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State mulls blocking Dar gas imports on safety concerns

A man carries a cooking gas cylinder on Muindi Mbingu Street, Nairobi.  [Elvis Ogina, Standard]

The government is set to block the importation of cooking gas through its borders with Tanzania as it seeks greater oversight in the petroleum sub-sector in a bid to stem illegal refilling. 

The Energy and Petroleum Regulatory Authority (Epra) said on Monday it plans to review the law and restrict the importation of Liquified Petroleum Gas (LPG) through the Open Tender System (OTS). 

Through the system, petroleum industry players compete to import fuel on behalf of the industry, with the player offering the lowest bid for freight and premium getting the job. The country has for about two decades imported super petrol, diesel, kerosene and jet fuel through OTS. 

However, fuel importation through the OTS was suspended last year as the government implemented the government-to-government system in March last year, in a bid to slow down the weakening of the shilling and deal with the dollar shortage in the local market.

In the new system, the government contracted three State-owned Gulf oil companies to supply Kenya with fuel on a six-month credit period.

The deal was initially for nine months but was extended to December this year. 

Epra Director Petroleum Edward Kinyua said the regulator is reviewing a Legal Notice published last year to include LPG as among the fuels that local industry players will need to import under OTS.

The legal notice introduced the government-to-government system as among the modalities of procuring petroleum products for the country. 

He added that this aims to ensure that Epra and other State agencies have increased oversight of all cooking gas coming into the country, including the cylinder refilling plants where the gas ends up. 

“We are looking at reviewing the legal notice 3 of 2023 to include LPG as one of the products that will be imported through the tender system,” said Kinyua. 

Mr Kinyua spoke in Nairobi at a forum by the Petroleum Institute of East Africa to discuss the fight against illicit trade in the petroleum sector.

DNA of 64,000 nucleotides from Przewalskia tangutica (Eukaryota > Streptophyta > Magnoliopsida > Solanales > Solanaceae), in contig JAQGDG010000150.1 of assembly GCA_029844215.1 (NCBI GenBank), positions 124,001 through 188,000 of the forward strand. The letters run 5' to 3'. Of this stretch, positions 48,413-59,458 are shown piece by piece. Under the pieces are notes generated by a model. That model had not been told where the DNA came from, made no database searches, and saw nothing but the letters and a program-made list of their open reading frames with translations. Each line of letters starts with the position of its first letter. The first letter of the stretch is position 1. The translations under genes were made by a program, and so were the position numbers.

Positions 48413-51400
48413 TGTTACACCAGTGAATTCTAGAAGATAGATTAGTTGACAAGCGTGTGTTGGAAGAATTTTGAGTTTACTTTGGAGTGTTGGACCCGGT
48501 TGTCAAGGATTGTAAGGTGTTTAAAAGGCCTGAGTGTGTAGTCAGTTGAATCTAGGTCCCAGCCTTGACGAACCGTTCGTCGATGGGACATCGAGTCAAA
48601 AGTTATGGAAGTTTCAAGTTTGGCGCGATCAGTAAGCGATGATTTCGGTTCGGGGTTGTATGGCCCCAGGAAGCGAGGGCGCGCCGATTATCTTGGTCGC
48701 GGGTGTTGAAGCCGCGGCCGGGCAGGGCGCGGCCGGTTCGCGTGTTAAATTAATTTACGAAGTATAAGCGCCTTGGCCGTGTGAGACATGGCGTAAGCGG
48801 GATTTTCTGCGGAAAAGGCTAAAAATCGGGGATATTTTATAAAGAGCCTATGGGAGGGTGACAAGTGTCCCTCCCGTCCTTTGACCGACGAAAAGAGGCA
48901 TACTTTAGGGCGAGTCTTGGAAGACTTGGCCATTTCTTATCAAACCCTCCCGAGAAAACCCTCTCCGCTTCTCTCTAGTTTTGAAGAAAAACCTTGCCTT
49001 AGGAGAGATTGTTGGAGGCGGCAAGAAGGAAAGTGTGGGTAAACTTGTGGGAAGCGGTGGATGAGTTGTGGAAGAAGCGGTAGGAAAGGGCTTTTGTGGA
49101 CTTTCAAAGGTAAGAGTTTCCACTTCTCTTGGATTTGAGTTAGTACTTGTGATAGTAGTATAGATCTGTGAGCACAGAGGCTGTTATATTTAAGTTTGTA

One of the problems that we have with LPG is that we have different sources of LPG. There is LPG coming through Oloitokitok and Namanga and that is a very porous way of bringing in LPG because some of it ends up in illegal sites.”

“There is merit in centralising how we import LPG so that we are able to account for that gas from when it lands to when it is sold or exported.”

Cooking gas importation was not included in OTS and has also not been subject to price control as the government cited inadequate storage facilities.

It now says there is increased private sector interest in putting up facilities as well as a planned bulk LPG handling facility by the Kenya Pipeline Company. 

The plan to have stricter rules in place for the importation of LPG is coming weeks following the explosion at an LPG plant in the Miradi area in Embakasi, Nairobi, which left 13 people dead and another 300 injured. 

Other than illegal refilling of gas cylinders, other illicit trade includes fuel adulteration and dumping of fuel meant for export markets, denying the government much-needed taxes. 

Principal Secretary for Internal Security and National Administration Raymond Omollo urged petroleum sector players to speak against the malpractices in the industry as a way of ensuring that Kenyans are safe and their businesses also thrive.

Industry players

He noted that LPG offers a cleaner fuel for Kenyan households but only when it is safe.  “There is a need for self-regulation. It helps a lot. If we have to sustain the gains, industry players have a responsibility to look after themselves. When we talk about counterfeits or illegal refilling of LPG, we know who is doing this but for some reason, we decide to look the other side or we pretend that nothing is going on and even when we speak about it, it is in hushed tones,” he said. 

“The regulator and law enforcement must do their bit. Access to reliable quality petroleum products is deeply intertwined with national security as it influences the security operations of the country.”

Dr Omollo added that as with any industry, the growth of the sector has resulted in the industry experiencing numerous challenges. “Growth in the industry has brought with it numerous challenges with the biggest one being the unauthorised refilling of petroleum products, especially LPG,” said Dr Omollo. 

“Illegal petroleum facilities, dumping of export petroleum products, adulteration and syphoning of products along highways are emerging as threats from sector cartels.” He noted that while the police are usually blamed whenever there are incidents, all players are usually to blame.

“We are all accomplices in these vices. You will find that the police are aware that there is illegal refiling at some particular point, the National Government administration officers are aware, you are aware and even the regulator is aware. But when these incidents occur, the default is to blame the police but they’re never alone, there is someone who is facilitating,” said Dr Omollo. 

“The petroleum sector continues to harbour rogue business people while some elements within our law enforcement agencies have been compromised thus the need to enhance intelligence-led enforcement.”

The uptake of cooking gas has been on the rise in the last decade, growing from about 93,600 tonnes in 2012 to 360,000 tonnes last year. 

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